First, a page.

“Flatten the curve” was one of the most common visual representations to explain the evolution of COVID-19 worldwide. It also reflected on the response needed to combat the spread of the virus. While helping to prevent contagion, graphics like this ignored a significant audience: people with visual impairments.
According to the World Health Organization (WHO), blindness and low vision affect at least 2.2 billion people. Brazil has almost 7 million with some visual impairment, according to the latest National Health Survey (IBGE, 2019). It is a health problem that worsens with the population’s aging and prolonged screen exposure.
This audience needs to be aware of the potential of data visualization as an informative, educational, and public commitment tool. A single graphic has the impact of communicating complex databases more quickly. At the same time, visually impaired people are also more vulnerable to misinformation.
Over the last 30 years, we have witnessed an increase in researchers’ interest in non-visual forms of visualization thanks to the advancement of assistive technologies. They represent devices that improve the functional abilities of people with disabilities. In the case of people with blindness and low vision, we call it typhlotechnology (from the Greek typhlos, which means blind).
Screen readers are the most popular assistive technologies for users with blindness and low vision. They are artificial intelligence programs that provide a synthesized voice of what appears on the screen of computers and mobile devices. While they work well for reading text, they are less effective for graphics and images than they rely heavily on third-party awareness when providing descriptive text.
To amplify the sensory response, many engineering and accessibility researchers have been working with haptic technology. With this, blind users can explore visualizations and differentiate lines, points, and textures with the device’s vibration, making graphics, symbols, maps, and illustrations more accessible. 3D printing has also made it possible to build tactile visualizations to touch and analyze representations.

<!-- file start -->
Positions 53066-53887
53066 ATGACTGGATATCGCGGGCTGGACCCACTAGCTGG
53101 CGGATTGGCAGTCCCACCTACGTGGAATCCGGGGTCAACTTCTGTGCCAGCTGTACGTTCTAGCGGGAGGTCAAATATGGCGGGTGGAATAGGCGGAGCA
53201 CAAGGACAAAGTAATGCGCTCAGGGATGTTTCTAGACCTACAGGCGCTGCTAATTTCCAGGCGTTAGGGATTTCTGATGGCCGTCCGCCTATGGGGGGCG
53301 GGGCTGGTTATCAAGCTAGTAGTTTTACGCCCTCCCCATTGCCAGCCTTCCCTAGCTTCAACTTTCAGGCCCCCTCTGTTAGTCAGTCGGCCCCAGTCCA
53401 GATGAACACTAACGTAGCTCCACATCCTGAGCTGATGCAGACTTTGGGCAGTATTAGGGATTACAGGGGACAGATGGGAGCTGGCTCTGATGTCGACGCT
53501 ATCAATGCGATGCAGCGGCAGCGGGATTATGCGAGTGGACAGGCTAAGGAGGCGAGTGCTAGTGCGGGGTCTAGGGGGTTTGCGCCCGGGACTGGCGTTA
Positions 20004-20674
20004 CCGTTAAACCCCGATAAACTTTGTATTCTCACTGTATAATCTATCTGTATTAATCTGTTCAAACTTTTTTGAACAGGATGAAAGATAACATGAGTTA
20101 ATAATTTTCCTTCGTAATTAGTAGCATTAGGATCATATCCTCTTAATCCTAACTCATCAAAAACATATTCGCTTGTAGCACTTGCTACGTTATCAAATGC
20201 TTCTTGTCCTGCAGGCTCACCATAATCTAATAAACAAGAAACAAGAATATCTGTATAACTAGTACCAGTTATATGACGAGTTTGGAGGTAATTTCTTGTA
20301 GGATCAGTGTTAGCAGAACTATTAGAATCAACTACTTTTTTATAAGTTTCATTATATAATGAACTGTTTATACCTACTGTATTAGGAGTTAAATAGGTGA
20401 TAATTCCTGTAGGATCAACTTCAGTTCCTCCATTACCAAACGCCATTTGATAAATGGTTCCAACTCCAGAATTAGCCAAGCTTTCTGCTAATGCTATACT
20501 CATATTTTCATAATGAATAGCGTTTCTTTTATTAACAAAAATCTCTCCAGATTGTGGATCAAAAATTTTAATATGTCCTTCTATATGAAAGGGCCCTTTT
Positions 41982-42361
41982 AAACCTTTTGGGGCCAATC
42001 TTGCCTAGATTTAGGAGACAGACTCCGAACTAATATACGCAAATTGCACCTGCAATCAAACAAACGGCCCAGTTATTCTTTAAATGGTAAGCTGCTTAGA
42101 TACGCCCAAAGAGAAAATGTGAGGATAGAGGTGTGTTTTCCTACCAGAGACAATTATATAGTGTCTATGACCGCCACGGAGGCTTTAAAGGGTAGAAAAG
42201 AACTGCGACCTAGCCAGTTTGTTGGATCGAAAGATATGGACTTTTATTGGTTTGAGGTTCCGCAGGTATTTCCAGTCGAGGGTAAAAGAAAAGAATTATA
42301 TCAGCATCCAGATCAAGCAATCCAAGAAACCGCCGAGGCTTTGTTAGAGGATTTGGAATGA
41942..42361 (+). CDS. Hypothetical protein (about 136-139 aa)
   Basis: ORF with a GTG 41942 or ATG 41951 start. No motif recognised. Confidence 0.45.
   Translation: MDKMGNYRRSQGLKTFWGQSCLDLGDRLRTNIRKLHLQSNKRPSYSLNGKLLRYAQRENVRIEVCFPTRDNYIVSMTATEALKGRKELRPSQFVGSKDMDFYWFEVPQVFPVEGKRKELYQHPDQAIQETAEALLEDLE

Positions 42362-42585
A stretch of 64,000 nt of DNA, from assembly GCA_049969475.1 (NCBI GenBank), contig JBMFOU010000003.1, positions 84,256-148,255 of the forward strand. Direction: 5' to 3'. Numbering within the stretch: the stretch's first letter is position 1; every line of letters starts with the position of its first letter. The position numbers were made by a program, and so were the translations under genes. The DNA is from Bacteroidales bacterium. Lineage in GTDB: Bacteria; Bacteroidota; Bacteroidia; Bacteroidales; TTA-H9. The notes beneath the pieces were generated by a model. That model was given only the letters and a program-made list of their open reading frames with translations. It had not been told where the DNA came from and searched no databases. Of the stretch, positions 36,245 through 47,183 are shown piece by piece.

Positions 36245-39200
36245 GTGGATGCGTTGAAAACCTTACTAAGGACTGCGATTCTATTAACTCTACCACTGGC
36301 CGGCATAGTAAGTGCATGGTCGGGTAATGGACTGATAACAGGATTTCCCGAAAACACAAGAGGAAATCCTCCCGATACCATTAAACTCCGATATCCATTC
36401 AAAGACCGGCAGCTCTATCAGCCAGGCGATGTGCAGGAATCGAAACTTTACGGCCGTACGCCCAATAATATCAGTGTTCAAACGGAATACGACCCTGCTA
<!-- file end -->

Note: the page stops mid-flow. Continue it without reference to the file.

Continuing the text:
Simultaneously, devices activated other senses to reinforce accessibility. Sonification, for example, converts visual information into sound effects. And, more recently, the smell has been used. Researchers at the University of Maryland have developed a device called viScent, capable of emitting six scents as the user interacts with the visualization.
Despite the latest advances, the primary concern is still access to technology. These devices are expensive and require specialized people to create certain graphics. The barriers to inclusive data visualization are clear but depend on an interdisciplinary dialogue between researchers from different fields.
Inclusive data visualization is a necessary advance that must accompany a society increasingly impacted by data. The popularization of smartphones also helps create more accessible solutions using existing standards (such as WCAG and ARIA) and blending other modalities, such as audio and touch, to communicate graphics to people with low vision.
For journalism, inclusive data visualization also requires the use of functional tools so that journalists, designers, and programmers can apply accessibility to their graphics. Decades of visual language development have enabled increasingly complex and interactive images and, consequently, more inaccessible.
Above all, it is essential to understand how this audience reads and interprets data. It makes no sense to develop new products and technologies that impede access for people with blindness and low vision to visual information.
Creating non-visual communication is a fundamental challenge in the context of misinformation. Although we can hear, touch, and even smell data, some obstacles to its expansion could be solved by building bridges between communicators, designers, engineers, and accessibility researchers. And that future is close, and the next steps will be extraordinary.